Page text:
Joba Chamberlain says Kevin Youkilis 'didn't call me back'

Joba Chamberlain leaves a game against the Baltimore Joba Chamberlain leaves a game against the Baltimore Orioles at Yankee Stadium. (Sept. 2, 2012) Photo Credit: Jim McIsaac

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It sounds as if Joba Chamberlain and Kevin Youkilis won't be joining hands and singing "Kumbaya" when they meet up as Yankees teammates in spring training next month.

Chamberlain, who has a history of throwing fastballs high and tight to Youkilis, said yesterday that he left a voice mail for his new teammate when the former Red Sox infielder signed with the Yankees in December.

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Did the two speak?

"No," Chamberlain said. "He didn't call me back."

So Chamberlain and Youkilis will get warm when they report to sunny Tampa for spring training next month. But there might not be any warm and fuzzy moments between the former AL East rivals. Youkilis was signed to fill in for Alex Rodriguez at third base for at least the first half of the season.

"It's one of those things where you're glad he's on your side," Chamberlain said before the Baseball Assistance Team (BAT) dinner at the Marriott Marquis in Times Square. "He knows how to win."

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And, thanks to Chamberlain, how to duck.

Chamberlain said his voice message was: "Glad you're on our team. Glad you're on our side and look forward to seeing you and hopefully, we can win one for the good guys."

Asked if he thought there might be any hard feelings, Chamberlain said: "I did everything I could do. I can't control what Kevin Youkilis does. I can only control what I do."

Youkilis said after signing with the Yankees that the Chamberlain issue was behind him. But why didn't he call Chamberlain back?

"Joba called him to tell him it was nothing personal," Youkilis' agent, Joe Bick, said by phone last night. "Kevin not calling him back is not personal, either."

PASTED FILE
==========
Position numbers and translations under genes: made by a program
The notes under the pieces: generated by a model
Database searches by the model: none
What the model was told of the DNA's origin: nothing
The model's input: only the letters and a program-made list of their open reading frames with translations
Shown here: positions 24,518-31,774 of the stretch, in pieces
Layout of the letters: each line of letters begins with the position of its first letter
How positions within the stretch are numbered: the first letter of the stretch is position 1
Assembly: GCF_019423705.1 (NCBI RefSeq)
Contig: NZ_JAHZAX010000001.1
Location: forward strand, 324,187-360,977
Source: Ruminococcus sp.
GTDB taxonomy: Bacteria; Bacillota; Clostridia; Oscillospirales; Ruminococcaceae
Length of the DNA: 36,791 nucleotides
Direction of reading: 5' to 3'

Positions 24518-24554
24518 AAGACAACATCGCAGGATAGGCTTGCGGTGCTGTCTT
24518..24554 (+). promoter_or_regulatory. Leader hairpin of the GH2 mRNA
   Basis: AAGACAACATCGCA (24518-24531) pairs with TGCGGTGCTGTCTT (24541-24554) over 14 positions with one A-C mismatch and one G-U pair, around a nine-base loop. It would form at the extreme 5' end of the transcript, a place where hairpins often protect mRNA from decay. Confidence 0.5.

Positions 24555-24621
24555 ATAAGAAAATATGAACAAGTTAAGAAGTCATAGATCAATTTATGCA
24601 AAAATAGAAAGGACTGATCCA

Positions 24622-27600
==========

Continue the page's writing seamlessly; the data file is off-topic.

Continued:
Said Bick: "There's no hard feelings on his part. It's a complete non-issue. The time that this [phone call] happened, it was a very hectic time for Kevin not only in terms of signing with the Yankees but in terms of a number of other things that were going on. I think it was just a matter of timing in terms of it not happening. But it certainly wasn't intended as any rejection of Joba's overture."

Chamberlain, who returned last season from Tommy John surgery and a fractured ankle, was one of the dignitaries on hand yesterday. So was Tommy John.

Chamberlain said he feels "100 percent" healthy going into spring training. The Yankees are counting on him to help set up Mariano Rivera in a bullpen that welcomes its venerable closer back but let Rafael Soriano go to the Nationals in free agency.

"It's tough to lose somebody like that," Chamberlain said. "We have the guys that can take over."

Chamberlain was presented with the Bart Giamatti Award, which goes to an individual in baseball who best exemplifies the compassion demonstrated by the late commissioner.

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Mets pitcher Johan Santana, who was unable to attend, was honored with the Big BAT/ Frank Slocum Award for his financial support and generosity to BAT, which helps members of the baseball family who have fallen on hard times.

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